• Jerzy Dudek
    Consider Group H the World Cup's gift to JAPAN. The host with the most is in the group with the least, and passage to second round - and perhaps the quarterfinals - looks well within grasp. Experienced RUSSIA will have plenty to say about this, and so might BELGIUM. If the pressure of playing at home doesn't affect performance, Japan could be one of the Cup's surprises. Frenchman Philippe Troussier has the finest generation of Japanese talent at his disposal, but injury, illness and difficult seasons for players abroad haven't helped preparations. Japan's speed and tactical superiority must …
  • Ahn Jung Hwan
    Consider Group H the World Cup's gift to JAPAN. The host with the most is in the group with the least, and passage to second round - and perhaps the quarterfinals - looks well within grasp. Experienced RUSSIA will have plenty to say about this, and so might BELGIUM. If the pressure of playing at home doesn't affect performance, Japan could be one of the Cup's surprises. Frenchman Philippe Troussier has the finest generation of Japanese talent at his disposal, but injury, illness and difficult seasons for players abroad haven't helped preparations. Japan's speed and tactical superiority must …
  • Pauleta
    Consider Group H the World Cup's gift to JAPAN. The host with the most is in the group with the least, and passage to second round - and perhaps the quarterfinals - looks well within grasp. Experienced RUSSIA will have plenty to say about this, and so might BELGIUM. If the pressure of playing at home doesn't affect performance, Japan could be one of the Cup's surprises. Frenchman Philippe Troussier has the finest generation of Japanese talent at his disposal, but injury, illness and difficult seasons for players abroad haven't helped preparations. Japan's speed and tactical superiority must …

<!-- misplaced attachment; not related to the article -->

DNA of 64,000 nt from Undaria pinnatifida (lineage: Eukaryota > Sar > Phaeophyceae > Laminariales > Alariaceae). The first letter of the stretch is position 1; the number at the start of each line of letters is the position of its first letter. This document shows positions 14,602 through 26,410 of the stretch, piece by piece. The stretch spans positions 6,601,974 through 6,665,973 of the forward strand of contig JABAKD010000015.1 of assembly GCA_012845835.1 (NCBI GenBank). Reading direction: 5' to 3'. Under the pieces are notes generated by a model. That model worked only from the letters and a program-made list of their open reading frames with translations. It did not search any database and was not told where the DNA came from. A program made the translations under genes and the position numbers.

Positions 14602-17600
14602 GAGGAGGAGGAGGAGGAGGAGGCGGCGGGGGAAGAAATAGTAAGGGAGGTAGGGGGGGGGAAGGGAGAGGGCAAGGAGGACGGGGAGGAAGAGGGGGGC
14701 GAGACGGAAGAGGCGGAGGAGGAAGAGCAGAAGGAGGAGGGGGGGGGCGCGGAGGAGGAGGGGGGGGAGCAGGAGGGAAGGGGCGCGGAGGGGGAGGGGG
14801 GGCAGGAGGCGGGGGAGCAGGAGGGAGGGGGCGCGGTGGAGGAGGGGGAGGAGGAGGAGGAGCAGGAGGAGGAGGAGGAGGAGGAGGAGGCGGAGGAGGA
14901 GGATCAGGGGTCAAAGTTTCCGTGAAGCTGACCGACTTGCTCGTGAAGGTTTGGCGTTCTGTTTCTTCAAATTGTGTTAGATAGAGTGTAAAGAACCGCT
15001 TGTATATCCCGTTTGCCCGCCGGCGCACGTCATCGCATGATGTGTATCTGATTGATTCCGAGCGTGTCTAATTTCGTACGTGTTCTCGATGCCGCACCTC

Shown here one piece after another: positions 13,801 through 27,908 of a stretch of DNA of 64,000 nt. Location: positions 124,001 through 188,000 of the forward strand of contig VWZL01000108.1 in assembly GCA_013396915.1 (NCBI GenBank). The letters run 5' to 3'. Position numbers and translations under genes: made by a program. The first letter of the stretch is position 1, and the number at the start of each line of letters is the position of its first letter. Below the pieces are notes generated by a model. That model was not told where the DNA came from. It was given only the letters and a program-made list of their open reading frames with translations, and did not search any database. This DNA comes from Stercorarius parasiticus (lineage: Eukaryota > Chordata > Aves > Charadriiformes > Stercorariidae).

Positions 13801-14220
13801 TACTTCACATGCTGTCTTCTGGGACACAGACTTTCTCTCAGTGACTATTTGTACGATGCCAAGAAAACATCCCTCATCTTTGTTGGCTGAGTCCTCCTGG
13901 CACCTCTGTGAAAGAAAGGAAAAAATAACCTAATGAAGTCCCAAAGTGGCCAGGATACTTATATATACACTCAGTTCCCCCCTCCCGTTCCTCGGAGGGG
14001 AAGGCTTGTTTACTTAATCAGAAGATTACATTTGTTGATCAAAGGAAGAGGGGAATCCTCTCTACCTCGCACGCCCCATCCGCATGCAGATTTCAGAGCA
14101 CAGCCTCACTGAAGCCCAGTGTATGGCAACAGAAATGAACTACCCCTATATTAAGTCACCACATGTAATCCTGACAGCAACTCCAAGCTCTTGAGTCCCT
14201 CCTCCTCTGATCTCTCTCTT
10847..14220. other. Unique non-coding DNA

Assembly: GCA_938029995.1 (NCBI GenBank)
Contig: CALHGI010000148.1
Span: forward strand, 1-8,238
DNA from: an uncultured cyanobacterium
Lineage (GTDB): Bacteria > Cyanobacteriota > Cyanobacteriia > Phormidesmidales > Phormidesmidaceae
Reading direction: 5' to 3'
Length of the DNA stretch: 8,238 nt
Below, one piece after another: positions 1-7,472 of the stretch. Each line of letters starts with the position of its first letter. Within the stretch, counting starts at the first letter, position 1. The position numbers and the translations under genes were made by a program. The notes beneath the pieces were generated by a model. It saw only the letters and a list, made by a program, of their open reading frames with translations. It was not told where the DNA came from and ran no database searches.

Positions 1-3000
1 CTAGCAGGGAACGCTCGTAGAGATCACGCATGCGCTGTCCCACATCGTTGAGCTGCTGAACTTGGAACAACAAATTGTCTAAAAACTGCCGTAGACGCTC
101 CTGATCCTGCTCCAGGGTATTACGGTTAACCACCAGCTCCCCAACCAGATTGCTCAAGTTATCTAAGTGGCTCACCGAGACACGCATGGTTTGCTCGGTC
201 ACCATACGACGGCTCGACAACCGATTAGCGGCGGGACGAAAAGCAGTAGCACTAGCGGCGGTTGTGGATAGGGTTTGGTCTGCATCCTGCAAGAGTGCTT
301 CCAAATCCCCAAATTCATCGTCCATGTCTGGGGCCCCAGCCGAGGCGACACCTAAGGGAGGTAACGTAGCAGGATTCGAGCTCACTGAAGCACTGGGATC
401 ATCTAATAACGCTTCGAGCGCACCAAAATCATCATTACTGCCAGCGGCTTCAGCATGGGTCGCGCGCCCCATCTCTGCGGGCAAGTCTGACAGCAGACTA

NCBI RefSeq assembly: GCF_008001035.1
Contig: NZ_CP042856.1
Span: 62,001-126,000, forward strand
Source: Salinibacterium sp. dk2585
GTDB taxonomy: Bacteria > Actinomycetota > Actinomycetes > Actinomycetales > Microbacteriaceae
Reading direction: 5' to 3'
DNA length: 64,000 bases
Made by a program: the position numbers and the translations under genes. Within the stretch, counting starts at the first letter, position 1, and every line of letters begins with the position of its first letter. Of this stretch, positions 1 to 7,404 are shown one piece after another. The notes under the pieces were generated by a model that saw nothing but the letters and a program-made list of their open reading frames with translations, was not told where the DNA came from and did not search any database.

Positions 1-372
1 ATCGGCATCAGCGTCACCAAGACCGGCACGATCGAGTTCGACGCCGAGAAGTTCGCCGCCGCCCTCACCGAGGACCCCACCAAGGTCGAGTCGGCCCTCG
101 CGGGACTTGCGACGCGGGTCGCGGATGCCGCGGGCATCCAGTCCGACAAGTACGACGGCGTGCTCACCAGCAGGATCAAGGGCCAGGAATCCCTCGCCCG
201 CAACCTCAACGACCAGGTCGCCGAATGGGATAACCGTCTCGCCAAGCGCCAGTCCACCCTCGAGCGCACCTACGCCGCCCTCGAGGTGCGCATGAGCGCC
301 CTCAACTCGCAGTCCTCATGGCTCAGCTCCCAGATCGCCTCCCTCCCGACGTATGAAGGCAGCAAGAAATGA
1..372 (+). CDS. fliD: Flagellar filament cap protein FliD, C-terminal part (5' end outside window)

• Ronaldinho
    Consider Group H the World Cup's gift to JAPAN. The host with the most is in the group with the least, and passage to second round - and perhaps the quarterfinals - looks well within grasp. Experienced RUSSIA will have plenty to say about this, and so might BELGIUM. If the pressure of playing at home doesn't affect performance, Japan could be one of the Cup's surprises. Frenchman Philippe Troussier has the finest generation of Japanese talent at his disposal, but injury, illness and difficult seasons for players abroad haven't helped preparations. Japan's speed and tactical superiority must …
  • GROUP H: Friendly draw spurs Japan's hopes
    Consider Group H the World Cup's gift to JAPAN. The host with the most is in the group with the least, and passage to second round - and perhaps the quarterfinals - looks well within grasp. Experienced RUSSIA will have plenty to say about this, and so might BELGIUM. If the pressure of playing at home doesn't affect performance, Japan could be one of the Cup's surprises. Frenchman Philippe Troussier has the finest generation of Japanese talent at his disposal, but injury, illness and difficult seasons for players abroad haven't helped preparations. Japan's speed and tactical superiority must …